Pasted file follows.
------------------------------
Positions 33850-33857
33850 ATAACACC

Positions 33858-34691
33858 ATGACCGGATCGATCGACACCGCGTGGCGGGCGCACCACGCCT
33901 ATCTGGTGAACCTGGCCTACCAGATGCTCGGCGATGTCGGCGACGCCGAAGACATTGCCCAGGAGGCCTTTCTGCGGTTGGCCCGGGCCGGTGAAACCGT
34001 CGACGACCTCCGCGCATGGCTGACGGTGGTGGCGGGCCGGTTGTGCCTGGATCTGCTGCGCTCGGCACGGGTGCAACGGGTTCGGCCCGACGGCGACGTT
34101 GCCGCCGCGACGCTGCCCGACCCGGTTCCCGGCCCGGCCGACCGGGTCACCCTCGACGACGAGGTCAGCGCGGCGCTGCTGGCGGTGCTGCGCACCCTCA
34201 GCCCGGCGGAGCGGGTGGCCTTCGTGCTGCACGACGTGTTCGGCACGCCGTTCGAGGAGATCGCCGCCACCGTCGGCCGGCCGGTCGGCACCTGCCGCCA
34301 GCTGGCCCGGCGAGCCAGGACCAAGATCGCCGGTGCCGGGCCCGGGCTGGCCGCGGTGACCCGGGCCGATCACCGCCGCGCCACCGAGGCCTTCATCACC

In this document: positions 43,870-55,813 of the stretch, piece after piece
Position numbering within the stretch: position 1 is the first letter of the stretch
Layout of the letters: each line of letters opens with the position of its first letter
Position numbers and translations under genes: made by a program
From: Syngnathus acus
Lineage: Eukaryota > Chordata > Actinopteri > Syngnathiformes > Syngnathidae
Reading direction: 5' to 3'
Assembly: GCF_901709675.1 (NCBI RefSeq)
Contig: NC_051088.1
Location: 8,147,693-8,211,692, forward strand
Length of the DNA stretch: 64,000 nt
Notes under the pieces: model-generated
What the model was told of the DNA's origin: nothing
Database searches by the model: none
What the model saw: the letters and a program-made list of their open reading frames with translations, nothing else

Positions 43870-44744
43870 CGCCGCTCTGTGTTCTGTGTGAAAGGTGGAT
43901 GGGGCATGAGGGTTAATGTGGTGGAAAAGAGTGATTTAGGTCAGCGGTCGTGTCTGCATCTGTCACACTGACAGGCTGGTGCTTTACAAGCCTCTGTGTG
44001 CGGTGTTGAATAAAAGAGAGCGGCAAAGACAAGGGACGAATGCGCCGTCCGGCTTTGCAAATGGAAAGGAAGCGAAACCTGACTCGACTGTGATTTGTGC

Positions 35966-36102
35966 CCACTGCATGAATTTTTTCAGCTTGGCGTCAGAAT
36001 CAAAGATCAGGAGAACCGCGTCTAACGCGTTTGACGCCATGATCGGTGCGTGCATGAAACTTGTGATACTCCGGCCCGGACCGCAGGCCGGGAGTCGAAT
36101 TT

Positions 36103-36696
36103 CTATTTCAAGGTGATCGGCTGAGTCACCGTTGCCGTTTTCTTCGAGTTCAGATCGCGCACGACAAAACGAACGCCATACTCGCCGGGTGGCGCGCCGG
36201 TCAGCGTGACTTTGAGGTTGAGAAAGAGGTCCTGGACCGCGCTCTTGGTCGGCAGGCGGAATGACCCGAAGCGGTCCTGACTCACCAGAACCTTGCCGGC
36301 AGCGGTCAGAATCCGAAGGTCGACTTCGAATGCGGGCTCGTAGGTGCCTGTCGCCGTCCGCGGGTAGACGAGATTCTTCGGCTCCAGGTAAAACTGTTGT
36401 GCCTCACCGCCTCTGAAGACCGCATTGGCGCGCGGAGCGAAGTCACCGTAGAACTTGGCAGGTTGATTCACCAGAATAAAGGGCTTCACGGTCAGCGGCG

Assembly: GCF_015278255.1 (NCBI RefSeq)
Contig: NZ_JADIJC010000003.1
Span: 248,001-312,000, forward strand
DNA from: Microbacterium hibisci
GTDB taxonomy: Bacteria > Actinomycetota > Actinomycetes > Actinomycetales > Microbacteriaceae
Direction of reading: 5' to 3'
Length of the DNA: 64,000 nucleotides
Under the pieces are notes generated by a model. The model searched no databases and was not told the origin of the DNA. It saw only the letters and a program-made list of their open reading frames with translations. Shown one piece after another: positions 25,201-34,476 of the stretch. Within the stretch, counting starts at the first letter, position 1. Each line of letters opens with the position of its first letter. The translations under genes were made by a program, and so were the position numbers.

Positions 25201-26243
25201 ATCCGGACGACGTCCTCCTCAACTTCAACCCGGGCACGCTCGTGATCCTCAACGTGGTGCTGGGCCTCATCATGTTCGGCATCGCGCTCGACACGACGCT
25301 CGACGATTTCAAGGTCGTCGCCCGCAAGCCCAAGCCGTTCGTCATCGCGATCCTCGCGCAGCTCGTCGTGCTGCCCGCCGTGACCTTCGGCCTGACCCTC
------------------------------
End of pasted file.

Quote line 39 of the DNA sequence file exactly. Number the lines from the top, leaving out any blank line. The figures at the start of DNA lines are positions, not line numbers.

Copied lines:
Contig: NZ_JADIJC010000003.1